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While the brain does not utilize fatty acids as a primary energy source, recent evidence shows that intermediates of fatty acid metabolism serve as hypothalamic sensors of energy status. Increased hypothalamic malonyl-CoA, an intermediate in fatty acid synthesis, is indicative of energy surplus and leads to the suppression of food intake and increased energy expenditure. Malonyl-CoA functions as an inhibitor of carnitine palmitoyl-transferase 1 (CPT1), a mitochondrial outer membrane enzyme that initiates translocation of fatty acids into mitochondria for oxidation. The mammalian brain expresses a unique homologous CPT1, CPT1c, that binds malonyl-CoA tightly but does not support fatty acid oxidation in vivo, in hypothalamic explants or in heterologous cell culture systems. CPT1c knockout (KO) mice under fasted or refed conditions do not exhibit an altered CNS transcriptome of genes known to be involved in fatty acid metabolism. CPT1c KO mice exhibit normal levels of metabolites and of hypothalamic malonyl-CoA and fatty acyl-CoA levels either in the fasted or refed states. However, CPT1c KO mice exhibit decreased food intake and lower body weight than wild-type littermates. In contrast, CPT1c KO mice gain excessive body weight and body fat when fed a high-fat diet while maintaining lower or equivalent food intake. Heterozygous mice display an intermediate phenotype. These findings provide further evidence that CPT1c plays a role in maintaining energy homeostasis, but not through altered fatty acid oxidation.
Cytokines and endocrine hormones control food intake and energy expenditure and are critical for maintaining homeostasis and averting serious health problems such as those associated with obesity. In addition, a recently identified system for maintaining energy balance utilizes an ancient nutrient-sensing pathway with which the CNS monitors energy needs by assessing current energy surplus/deficit and responding by modulating appetite and peripheral energy expenditure (Wolfgang and Lane 2006b). It was recently found that key regulatory enzymes and intermediates in the fatty acid biosynthetic pathway act as hypothalamic sensors that monitor energy status and adjust food intake and increase energy expenditure accordingly. Specifically, changes in the level of malonyl-CoA, a well-characterized intermediate in fatty acid synthesis, was found to modulate energy balance in the hypothalamus (Wolfgang and Lane 2006a). Thus, increasing hypothalamic malonyl-CoA provokes anorexia and increased peripheral energy expenditure leading to a leaner phenotype (Loftus et al. 2000; Hu et al. 2003; Cha et al. 2005). Conversely, lowering malonyl-CoA by over-expressing malonyl-CoA decarboxylase in the hypothalamus increases food intake and produces obesity in rodent models showing that this system is both sufficient and required for the suppression of food intake (He et al. 2006). The physiological relevance of this mode of regulation is supported by the demonstration that fluctuation of hypothalamic malonyl-CoA level caused by fasting (0.3 μM) and refeeding (1.2 μM) produce concomitant changes in food intake, energy expenditure, and neuropeptide expression in the hypothalamus (Shimokawa et al. 2002; Gao and Lane 2003; Hu et al. 2003).
The molecular mechanism by which hypothalamic malonyl-CoA transmits satiety signals has not been elucidated. The brain-specific carnitine palmitoyl-transferase 1c (CPT1c) is a candidate as a downstream target of malonyl-CoA because it possesses appropriate characteristics (Price et al. 2002; Wolfgang et al. 2006; Dai et al. 2007). Like CPT1a (liver) and CPT1b (muscle), CPT1c is localized in the outer membrane of mitochondria (Dai et al. 2007). Malonyl-CoA, which is known to inhibit both CPT1a and CPT1b, binds tightly to CPT1c (Kd = ∼0.3 μM) within its dynamic range in the hypothalamus (Wolfgang et al. 2006). Furthermore, CPT1c (Dai et al. 2007) and its mRNA (Lein et al. 2007) is enriched in areas of the brain that are known to regulate feeding behavior. Finally, we have shown that a mouse knockout (KO) of CPT1c results in a phenotype consistent with a malonyl-CoA target protein. CPT1c KO mice exhibit reduced food intake and body weight on a standard low-fat diet (Wolfgang et al. 2006). Thus, CPT1c possesses biochemical and physiological characteristics to place it downstream of malonyl-CoA in the hypothalamic signaling pathway that regulates food intake and energy expenditure.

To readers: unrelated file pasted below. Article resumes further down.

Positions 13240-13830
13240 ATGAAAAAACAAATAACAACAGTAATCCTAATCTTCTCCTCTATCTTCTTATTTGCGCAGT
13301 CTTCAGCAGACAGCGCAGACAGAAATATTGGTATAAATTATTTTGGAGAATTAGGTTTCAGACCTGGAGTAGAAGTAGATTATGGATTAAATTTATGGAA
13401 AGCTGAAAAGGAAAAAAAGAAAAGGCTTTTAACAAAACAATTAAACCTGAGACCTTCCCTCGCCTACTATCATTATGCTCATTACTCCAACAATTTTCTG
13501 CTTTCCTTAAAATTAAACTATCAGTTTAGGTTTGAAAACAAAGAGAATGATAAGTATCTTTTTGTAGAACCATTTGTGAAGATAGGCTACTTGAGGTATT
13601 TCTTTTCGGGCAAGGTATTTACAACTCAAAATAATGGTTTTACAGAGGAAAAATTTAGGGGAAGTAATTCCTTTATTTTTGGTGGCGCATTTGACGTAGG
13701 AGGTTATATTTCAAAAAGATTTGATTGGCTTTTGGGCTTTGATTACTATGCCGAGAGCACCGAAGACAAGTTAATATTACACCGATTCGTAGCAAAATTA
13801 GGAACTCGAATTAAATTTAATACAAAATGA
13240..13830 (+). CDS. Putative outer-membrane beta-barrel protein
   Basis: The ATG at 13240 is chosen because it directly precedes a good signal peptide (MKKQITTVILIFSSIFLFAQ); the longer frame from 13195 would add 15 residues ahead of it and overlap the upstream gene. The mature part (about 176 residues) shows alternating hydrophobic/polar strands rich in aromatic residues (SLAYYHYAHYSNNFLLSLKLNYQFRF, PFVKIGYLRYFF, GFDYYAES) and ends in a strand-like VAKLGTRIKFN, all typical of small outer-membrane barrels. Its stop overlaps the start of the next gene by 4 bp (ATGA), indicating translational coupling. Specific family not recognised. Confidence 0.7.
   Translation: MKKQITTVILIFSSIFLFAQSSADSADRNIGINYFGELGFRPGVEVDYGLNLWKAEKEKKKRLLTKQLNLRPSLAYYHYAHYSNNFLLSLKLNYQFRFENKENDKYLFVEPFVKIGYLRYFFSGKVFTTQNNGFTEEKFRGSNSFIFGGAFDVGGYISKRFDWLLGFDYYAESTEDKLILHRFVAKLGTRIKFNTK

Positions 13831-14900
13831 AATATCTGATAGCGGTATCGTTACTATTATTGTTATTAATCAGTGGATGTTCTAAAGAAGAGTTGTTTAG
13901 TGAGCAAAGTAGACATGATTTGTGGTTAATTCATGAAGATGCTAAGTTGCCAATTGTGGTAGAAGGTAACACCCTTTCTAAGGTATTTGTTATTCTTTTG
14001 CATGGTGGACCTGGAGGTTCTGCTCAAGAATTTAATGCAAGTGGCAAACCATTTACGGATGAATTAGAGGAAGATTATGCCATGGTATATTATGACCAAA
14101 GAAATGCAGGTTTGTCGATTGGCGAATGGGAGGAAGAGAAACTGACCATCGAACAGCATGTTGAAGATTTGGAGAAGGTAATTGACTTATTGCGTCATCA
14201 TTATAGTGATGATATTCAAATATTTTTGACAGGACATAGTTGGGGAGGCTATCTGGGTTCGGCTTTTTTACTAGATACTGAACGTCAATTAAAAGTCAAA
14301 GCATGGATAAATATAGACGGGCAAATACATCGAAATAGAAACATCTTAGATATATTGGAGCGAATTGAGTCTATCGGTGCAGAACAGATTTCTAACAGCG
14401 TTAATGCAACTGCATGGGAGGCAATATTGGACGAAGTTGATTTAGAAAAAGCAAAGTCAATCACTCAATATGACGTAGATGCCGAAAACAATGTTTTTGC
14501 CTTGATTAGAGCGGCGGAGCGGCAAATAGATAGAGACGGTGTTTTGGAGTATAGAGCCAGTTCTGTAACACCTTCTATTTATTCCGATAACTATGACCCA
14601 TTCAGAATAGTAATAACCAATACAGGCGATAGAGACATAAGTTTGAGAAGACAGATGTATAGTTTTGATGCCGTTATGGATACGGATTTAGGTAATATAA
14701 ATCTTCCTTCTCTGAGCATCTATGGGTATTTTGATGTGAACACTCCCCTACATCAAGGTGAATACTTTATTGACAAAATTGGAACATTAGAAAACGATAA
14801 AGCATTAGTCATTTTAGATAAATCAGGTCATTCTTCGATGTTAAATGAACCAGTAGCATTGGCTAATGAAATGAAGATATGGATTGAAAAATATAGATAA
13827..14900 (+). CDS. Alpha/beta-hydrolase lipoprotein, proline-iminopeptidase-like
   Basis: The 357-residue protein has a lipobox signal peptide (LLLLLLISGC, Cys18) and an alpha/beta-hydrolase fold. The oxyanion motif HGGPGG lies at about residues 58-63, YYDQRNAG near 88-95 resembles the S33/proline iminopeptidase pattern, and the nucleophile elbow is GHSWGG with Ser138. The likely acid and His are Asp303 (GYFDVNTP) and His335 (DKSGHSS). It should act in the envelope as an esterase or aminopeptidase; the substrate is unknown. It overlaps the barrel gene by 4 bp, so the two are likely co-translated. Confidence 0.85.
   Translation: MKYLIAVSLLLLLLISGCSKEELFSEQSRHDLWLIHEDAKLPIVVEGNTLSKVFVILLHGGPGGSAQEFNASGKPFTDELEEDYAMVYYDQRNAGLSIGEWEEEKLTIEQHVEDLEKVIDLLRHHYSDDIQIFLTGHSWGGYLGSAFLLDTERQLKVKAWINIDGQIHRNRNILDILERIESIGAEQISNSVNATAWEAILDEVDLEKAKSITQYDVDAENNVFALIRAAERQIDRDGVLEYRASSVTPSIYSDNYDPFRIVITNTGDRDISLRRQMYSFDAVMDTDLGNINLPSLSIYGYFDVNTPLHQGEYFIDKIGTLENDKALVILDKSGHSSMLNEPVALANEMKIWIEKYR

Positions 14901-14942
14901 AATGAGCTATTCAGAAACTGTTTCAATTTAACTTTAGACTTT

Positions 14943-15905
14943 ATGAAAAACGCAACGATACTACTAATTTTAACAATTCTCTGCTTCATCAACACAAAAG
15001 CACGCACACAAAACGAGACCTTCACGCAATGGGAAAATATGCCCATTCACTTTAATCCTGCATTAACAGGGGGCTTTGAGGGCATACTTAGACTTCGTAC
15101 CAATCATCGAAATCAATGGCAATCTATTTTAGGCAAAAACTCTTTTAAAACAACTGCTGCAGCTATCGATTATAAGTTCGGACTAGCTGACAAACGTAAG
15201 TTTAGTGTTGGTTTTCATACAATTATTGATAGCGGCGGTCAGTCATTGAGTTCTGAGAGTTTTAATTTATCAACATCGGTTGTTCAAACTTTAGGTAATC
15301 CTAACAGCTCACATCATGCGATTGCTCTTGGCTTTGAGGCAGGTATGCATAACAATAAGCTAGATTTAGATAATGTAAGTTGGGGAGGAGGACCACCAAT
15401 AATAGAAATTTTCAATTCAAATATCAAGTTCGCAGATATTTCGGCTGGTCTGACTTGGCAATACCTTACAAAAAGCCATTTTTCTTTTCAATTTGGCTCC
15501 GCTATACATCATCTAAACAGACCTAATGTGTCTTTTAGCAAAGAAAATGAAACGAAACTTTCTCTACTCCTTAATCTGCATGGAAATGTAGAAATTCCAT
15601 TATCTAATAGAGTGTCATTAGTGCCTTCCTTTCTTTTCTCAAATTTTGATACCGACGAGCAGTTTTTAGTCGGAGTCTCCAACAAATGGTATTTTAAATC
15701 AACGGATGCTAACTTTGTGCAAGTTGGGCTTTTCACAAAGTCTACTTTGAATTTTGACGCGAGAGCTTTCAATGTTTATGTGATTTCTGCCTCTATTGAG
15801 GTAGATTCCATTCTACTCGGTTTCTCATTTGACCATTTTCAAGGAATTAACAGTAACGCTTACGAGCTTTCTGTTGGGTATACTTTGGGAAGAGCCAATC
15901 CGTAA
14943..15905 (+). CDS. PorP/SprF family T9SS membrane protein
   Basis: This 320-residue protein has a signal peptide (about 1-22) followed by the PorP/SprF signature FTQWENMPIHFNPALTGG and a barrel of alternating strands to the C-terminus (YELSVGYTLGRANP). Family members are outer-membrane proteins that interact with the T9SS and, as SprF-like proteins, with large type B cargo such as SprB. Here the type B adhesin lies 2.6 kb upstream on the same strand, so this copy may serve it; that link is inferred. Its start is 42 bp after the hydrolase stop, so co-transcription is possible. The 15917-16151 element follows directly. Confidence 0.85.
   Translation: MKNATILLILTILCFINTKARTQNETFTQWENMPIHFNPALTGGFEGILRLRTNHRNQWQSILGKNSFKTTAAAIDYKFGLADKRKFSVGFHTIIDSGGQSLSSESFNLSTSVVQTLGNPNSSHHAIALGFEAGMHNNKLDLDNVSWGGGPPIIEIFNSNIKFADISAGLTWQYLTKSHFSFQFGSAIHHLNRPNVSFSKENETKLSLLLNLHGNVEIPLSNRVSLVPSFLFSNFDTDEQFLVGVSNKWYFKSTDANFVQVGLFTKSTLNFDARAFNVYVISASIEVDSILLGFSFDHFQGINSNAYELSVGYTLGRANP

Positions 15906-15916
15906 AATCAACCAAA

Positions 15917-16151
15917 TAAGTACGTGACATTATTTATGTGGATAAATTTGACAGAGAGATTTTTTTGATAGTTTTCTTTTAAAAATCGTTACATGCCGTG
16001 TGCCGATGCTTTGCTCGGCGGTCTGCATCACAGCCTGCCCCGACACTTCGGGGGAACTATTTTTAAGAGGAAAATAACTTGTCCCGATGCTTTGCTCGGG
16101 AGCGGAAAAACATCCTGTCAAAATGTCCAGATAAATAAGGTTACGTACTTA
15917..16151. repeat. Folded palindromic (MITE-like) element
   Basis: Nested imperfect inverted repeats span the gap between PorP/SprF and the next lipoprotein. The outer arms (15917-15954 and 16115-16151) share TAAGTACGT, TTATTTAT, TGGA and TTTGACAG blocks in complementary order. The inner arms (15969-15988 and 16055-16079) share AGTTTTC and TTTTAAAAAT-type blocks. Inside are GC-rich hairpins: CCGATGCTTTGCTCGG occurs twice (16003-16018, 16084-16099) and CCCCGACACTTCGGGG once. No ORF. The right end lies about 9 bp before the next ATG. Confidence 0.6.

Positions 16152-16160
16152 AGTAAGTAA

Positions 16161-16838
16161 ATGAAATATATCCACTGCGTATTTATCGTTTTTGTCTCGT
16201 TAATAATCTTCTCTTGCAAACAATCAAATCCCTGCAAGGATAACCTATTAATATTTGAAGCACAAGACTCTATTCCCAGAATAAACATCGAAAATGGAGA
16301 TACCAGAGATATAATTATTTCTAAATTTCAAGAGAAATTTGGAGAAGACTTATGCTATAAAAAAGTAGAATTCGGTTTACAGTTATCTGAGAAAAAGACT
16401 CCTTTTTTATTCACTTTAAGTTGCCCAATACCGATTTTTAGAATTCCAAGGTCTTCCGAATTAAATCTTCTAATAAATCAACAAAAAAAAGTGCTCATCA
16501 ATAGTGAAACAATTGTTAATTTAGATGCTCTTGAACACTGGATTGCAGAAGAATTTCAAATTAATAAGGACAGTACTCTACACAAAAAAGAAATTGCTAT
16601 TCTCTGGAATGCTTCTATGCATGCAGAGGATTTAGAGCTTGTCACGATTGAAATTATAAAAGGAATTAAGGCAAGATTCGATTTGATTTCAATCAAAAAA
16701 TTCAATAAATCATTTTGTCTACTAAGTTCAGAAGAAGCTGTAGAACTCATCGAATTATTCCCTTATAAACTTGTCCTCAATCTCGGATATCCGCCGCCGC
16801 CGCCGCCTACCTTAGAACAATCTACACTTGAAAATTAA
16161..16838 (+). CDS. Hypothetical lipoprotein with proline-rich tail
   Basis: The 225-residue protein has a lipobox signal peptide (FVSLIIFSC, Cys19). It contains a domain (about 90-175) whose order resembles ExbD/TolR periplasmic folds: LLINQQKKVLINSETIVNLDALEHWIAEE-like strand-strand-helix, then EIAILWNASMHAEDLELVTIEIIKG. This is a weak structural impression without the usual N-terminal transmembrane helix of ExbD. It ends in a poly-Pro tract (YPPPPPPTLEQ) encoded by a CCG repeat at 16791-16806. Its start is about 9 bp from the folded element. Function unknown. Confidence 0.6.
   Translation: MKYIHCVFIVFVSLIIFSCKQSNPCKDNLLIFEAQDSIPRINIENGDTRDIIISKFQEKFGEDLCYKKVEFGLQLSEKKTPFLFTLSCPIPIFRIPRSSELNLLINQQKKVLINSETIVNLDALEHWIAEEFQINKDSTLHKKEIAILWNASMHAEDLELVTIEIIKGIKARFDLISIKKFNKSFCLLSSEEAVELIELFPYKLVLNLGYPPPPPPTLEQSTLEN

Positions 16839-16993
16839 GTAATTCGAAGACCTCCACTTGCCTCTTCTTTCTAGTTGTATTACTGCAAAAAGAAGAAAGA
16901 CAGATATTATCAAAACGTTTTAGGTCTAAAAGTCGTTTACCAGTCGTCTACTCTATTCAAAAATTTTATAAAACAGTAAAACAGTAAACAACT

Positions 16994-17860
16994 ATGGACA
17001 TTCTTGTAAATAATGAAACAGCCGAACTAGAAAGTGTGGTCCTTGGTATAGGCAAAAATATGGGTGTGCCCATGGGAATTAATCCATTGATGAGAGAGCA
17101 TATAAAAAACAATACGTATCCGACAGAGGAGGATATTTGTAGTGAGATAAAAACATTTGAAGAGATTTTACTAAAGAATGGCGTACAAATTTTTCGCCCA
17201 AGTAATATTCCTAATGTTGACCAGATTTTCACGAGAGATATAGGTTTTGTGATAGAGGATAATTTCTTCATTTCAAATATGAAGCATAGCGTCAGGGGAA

It is firmly established that CPT1a and CPT1b, homologs of CPT1c, catalyze the initiating step of fatty acid oxidation by which long-chain acyl-CoA are translocated from the cytoplasm into the mitochondrial matrix, the site containing the enzymes of the β-oxidation pathway (McGarry et al. 1977, 1978; McGarry and Foster 1980; McGarry 1995a,b). The enzymatic reaction catalyzed by CPT1a and CPT1b involves the transfer of the fatty acyl group from acyl-CoA to carnitine. The fatty acyl-carnitine then traverses the inner mitochondrial membrane via a cation transporter into the matrix. Despite extensive investigations in our (Wolfgang et al. 2006) and another (Price et al. 2002) laboratory and the high degree of amino acid sequence identity/similarity (> 50% or > 66%) of CPT1c to CPT1a, it has not been possible to demonstrate an enzymatic activity for CPT1c (Price et al. 2002) (Wolfgang et al. 2006). It is surprising that this unique ‘enzyme’ is expressed in the CNS, as neural tissue does not normally use fatty acids as a major physiological fuel. Rather, the CNS relies on glucose as the primary fuel when carbohydrate is available, or ketones during fasting and high-fat feeding. These facts suggest a unique, perhaps regulatory, function for CPT1c.
In this study, we explore the biochemical properties of CPT1c ex vivo and in vivo and verify that CPT1c does not facilitate the oxidation of long-chain fatty acids under a variety of conditions. Moreover, we show that disruption of the CPT1c gene produces a phenotype that is consistent with a regulatory role.